Care home patients suffering from dementia should be allowed to participate in consensual sex, experts said.
Safety fears and ageism towards elderly people in care facilities are denying them a “basic human right”, the report suggests.
The article, published in the Journal of Medical Ethics, argues that physical intimacy and the expression of sexuality is a “normal and healthy” part of ageing.
The authors say the lack of attention paid to resident's sexual needs is “concerning”.
“Since it has been well established that sexuality and intimacy continue to be important in later life and are central to an individual's health and wellbeing, the lack of attention paid by aged care facilities to residents' sexual needs is concerning,” they write.
Many care facilities struggle to deal with the “complex moral and ethical issues” when residents express their sexuality, the report states.
“Particularly when a resident has dementia, staff apprehensions about the abrogation of their duty of care and concerns about unlawful activity, anxiety about potential risks to the resident, and fear of negative repercussions from a resident's family make many facility managers wary of physically intimate activity among residents,” the authors say.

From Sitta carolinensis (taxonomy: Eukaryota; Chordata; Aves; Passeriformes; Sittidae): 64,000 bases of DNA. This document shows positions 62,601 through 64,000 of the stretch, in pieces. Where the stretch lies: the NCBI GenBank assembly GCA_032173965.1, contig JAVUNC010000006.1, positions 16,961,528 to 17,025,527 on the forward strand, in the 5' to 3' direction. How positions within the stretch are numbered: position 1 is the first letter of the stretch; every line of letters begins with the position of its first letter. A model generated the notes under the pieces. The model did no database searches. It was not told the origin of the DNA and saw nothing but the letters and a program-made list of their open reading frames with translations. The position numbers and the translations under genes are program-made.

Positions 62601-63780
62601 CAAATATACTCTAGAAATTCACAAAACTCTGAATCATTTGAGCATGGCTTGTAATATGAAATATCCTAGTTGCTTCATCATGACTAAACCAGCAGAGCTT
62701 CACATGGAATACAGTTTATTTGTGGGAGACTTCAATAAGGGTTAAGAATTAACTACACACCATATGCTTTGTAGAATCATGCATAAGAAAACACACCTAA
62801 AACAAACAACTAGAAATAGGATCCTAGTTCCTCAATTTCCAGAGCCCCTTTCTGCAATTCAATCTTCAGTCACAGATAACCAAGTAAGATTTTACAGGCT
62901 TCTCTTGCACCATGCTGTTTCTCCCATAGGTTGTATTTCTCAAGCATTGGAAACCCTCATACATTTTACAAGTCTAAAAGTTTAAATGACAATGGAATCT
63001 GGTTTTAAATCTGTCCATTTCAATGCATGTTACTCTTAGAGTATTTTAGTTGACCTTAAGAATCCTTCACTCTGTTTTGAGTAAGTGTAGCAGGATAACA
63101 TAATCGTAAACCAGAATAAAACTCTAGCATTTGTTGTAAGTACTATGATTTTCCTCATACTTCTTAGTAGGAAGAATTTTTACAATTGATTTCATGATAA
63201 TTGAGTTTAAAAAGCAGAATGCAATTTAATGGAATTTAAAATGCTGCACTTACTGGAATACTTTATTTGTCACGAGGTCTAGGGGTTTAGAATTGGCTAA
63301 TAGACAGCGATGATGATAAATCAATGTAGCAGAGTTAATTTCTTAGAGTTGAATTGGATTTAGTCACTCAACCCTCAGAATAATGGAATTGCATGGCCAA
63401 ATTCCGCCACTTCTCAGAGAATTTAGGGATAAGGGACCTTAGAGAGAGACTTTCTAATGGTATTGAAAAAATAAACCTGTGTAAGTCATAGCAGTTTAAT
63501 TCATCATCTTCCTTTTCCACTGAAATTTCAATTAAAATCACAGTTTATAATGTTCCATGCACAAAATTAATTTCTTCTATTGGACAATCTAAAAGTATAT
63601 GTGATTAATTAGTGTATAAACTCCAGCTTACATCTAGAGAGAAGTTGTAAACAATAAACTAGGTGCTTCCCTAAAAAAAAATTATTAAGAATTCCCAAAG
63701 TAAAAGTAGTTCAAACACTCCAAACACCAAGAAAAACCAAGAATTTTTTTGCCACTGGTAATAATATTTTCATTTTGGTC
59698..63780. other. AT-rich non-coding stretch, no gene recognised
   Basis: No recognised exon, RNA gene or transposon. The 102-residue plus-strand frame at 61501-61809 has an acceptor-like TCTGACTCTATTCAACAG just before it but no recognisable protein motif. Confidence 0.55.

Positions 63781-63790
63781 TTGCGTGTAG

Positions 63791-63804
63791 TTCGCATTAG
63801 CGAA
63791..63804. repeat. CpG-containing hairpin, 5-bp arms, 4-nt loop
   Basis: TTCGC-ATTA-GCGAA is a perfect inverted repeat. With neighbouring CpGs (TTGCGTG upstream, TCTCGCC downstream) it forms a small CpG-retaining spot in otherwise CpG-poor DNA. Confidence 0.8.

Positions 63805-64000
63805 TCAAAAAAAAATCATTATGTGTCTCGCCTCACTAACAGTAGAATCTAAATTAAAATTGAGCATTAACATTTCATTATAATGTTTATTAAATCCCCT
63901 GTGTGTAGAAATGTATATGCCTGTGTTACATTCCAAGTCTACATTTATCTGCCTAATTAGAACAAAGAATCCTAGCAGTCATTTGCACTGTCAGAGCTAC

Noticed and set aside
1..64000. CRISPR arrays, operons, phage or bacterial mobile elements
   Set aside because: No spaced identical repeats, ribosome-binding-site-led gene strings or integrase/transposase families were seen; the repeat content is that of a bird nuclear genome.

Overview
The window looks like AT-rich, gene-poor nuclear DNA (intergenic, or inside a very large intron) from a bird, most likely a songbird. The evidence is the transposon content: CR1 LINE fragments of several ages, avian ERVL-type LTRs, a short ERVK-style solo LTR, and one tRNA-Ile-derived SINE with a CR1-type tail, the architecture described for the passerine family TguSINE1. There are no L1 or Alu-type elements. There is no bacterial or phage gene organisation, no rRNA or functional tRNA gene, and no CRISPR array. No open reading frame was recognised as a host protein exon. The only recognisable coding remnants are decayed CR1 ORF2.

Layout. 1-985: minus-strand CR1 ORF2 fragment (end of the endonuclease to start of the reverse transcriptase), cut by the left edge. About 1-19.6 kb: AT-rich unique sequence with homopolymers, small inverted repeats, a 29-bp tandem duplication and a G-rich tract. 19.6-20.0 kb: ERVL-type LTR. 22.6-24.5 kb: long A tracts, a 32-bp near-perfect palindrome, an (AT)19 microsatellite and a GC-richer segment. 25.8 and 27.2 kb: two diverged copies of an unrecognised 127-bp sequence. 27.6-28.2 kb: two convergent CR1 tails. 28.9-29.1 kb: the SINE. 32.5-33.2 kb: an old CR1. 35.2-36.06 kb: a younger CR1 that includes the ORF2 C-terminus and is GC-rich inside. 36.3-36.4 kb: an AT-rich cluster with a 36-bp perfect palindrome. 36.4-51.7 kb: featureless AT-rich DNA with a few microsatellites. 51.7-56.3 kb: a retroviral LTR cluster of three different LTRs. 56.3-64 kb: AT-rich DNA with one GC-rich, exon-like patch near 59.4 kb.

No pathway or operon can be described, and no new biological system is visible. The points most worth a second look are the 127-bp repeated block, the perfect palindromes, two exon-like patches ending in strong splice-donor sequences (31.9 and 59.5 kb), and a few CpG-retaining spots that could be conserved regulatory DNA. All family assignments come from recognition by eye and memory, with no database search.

They say that older people, including those suffering from dementia, should have the right to chose whether they participate in consensual sex.
The report suggests that a person may perform badly on a test to assess their mental state, but they are often still able to express a preference for a friend or lover.
While it is important not to expose vulnerable patients to harm, this should not prevent patients with dementia from making their own decisions about sex, they say.
They add: “Seeking to 'protect' individuals with dementia by not allowing them to express their sexual needs, thereby stifling their autonomy and personhood, is a far greater failure of duty of care.
“It is also, we would argue, a violation of the fundamental right of a person with dementia to be recognised as a person before the law.”
The authors from the Australian Centre for Evidence Based Aged Care suggest that residential care homes should consider implementing formal policies or appropriately trained staff to deal with the issue - which will become more prevalent with an ageing population.
- More about:
- Human Rights
- Life Expectancy
- Memory Disorders
- Senior Citizens